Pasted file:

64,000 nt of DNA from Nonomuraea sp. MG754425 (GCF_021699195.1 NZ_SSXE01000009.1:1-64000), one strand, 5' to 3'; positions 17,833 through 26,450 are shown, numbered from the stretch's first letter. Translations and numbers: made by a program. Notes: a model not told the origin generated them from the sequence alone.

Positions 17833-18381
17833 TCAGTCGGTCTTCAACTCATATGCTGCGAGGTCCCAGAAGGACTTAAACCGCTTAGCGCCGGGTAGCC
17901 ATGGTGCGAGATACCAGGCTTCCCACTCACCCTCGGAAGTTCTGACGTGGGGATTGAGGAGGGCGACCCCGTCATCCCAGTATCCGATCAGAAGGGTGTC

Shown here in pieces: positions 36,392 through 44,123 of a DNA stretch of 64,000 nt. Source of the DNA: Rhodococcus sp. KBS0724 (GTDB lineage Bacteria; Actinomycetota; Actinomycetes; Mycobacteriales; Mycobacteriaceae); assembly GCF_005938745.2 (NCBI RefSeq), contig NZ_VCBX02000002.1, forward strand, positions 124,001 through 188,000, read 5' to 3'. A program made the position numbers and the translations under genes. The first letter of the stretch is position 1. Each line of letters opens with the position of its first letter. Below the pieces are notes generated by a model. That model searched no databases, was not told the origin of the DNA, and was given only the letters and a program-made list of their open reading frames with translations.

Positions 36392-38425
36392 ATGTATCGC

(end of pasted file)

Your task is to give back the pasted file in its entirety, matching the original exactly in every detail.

64,000 nt of DNA from Nonomuraea sp. MG754425 (GCF_021699195.1 NZ_SSXE01000009.1:1-64000), one strand, 5' to 3'; positions 17,833 through 26,450 are shown, numbered from the stretch's first letter. Translations and numbers: made by a program. Notes: a model not told the origin generated them from the sequence alone.

Positions 17833-18381
17833 TCAGTCGGTCTTCAACTCATATGCTGCGAGGTCCCAGAAGGACTTAAACCGCTTAGCGCCGGGTAGCC
17901 ATGGTGCGAGATACCAGGCTTCCCACTCACCCTCGGAAGTTCTGACGTGGGGATTGAGGAGGGCGACCCCGTCATCCCAGTATCCGATCAGAAGGGTGTC

Shown here in pieces: positions 36,392 through 44,123 of a DNA stretch of 64,000 nt. Source of the DNA: Rhodococcus sp. KBS0724 (GTDB lineage Bacteria; Actinomycetota; Actinomycetes; Mycobacteriales; Mycobacteriaceae); assembly GCF_005938745.2 (NCBI RefSeq), contig NZ_VCBX02000002.1, forward strand, positions 124,001 through 188,000, read 5' to 3'. A program made the position numbers and the translations under genes. The first letter of the stretch is position 1. Each line of letters opens with the position of its first letter. Below the pieces are notes generated by a model. That model searched no databases, was not told the origin of the DNA, and was given only the letters and a program-made list of their open reading frames with translations.

Positions 36392-38425
36392 ATGTATCGC